Illinois Supreme Court Finds Millennium Park Usage Agreement to be Non-Taxable License
January 3, 2011
Alternative uses for exempt property has become a hot topic for many units of local government in recent months. Just before Christmas the Illinois Supreme Court issued a decision in Millennium Park Joint Venture v. Houlihan addressing one such alternative use of an exempt property. The decision upholds lower court findings that the operator of the Park Grill restaurant at Millennium Park does not have to pay property taxes on its use of the Chicago Park District property because its use is pursuant to a license agreement rather than a lease.
The opinion focuses on two important property tax exemption issues. First, the decision lays out the criteria for determining when an agreement is a non-taxable license. Second, and the cause of a 4-3 split among the Justices, it addresses the procedures that can be used to challenge an assessor’s determination that an agreement is a lease.
As we discussed in our July 15, 2009 FR Alert on the Appellate Court opinion in this case, under Illinois law a leasehold interest in exempt property is taxable, but a license agreement is not. Therefore, it is very important to know whether an agreement concerning exempt property is a lease or a license. The Illinois Supreme Court noted that the Appellate Court had correctly applied existing case law to make this determination, but unlike the Appellate Court it focused instead on the principal difference between a license and a lease: a lease confers the right to exclusively possess and control property, while a license merely confers a right to use property for a specific purpose subject to the licensor’s control.
The Court went on to note that an agreement must contain four essential components to be a lease: (1) the extent and bounds of the property; (2) the term of the lease; (3) the amount of rent; and (4) the time and manner of payment. But inclusion of these four elements does not necessarily transform a license into a lease. Similarly, licenses can generally be revoked at will and are not assignable, but these factors are not determinative either. Rather, the key point is that a lease surrenders possession and control of the property to the lessee for an agreed upon term.
In applying these criteria to the agreement between the Chicago Park District and Millennium Park Joint Venture, the Court found the agreement to be a license. The Court noted in particular that Millennium Park Joint Venture has only limited use of the property and that the Park District has substantial control over the way in which Millennium Park Joint Venture runs the Park Grill restaurant.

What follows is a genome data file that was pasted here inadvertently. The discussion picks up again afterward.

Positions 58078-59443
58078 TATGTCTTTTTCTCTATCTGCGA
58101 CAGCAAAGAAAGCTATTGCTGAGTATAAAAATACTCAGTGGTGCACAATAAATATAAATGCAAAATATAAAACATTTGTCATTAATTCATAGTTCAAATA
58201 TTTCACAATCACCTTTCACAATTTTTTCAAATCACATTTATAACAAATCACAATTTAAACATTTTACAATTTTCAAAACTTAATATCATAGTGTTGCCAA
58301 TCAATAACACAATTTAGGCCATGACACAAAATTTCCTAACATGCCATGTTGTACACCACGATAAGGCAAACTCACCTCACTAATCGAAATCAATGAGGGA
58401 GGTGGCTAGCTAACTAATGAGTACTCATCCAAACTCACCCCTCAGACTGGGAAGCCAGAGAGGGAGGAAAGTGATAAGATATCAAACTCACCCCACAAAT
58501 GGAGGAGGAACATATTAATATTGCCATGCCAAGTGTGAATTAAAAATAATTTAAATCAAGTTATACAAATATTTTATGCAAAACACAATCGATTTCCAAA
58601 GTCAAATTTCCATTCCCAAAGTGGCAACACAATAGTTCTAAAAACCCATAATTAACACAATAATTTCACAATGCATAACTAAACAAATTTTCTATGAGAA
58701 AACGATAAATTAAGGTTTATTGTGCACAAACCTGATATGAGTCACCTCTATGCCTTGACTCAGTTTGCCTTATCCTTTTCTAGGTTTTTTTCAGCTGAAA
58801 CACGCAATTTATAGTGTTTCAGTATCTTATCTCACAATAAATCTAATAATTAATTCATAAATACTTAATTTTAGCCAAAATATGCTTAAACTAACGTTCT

Also of note is the Court’s ruling on the proper procedure for challenging an assessor’s decision about whether an agreement is a license or a lease. The general rule is that a challenge to a property tax assessment must be brought according to the provisions of the Property Tax Code, which provides for the filing of tax objection complaints after exhaustion of administrative remedies. There are two exceptions to this general rule though. An equitable remedy is immediately available where a tax or assessment is unauthorized by law and where the property is exempt from taxation.
Here, a slim majority of the Court found that because placing an assessed value on a license was unauthorized by law, it was proper for Millennium Park Joint Venture to go directly to Circuit Court to seek declaratory and injunctive relief. The dissent, on the other hand, would have ruled that the lower courts lacked jurisdiction over the controversy. The dissent reasoned that the correctness of the assessor’s determination does not affect the authority of the assessor to determine whether an agreement is a license or a lease. Because the dissent did not believe the assessor’s determination was unauthorized by law, they would have had Millennium Park Joint Venture seek relief by going to the Board of Review and then filing a tax objection complaint.
Going forward, both dimensions of the decision are instructive to those with governmental property tax exemptions. On the one hand, there is now greater clarity on how an agreement should be structured so as to avoid creating a taxable leasehold interest. On the other hand, the parties to an agreement concerning an exempt property now know that an assessor’s decision concerning the agreement can be challenged directly in circuit court without having to go through the Board of Review and filing a tax objection complaint.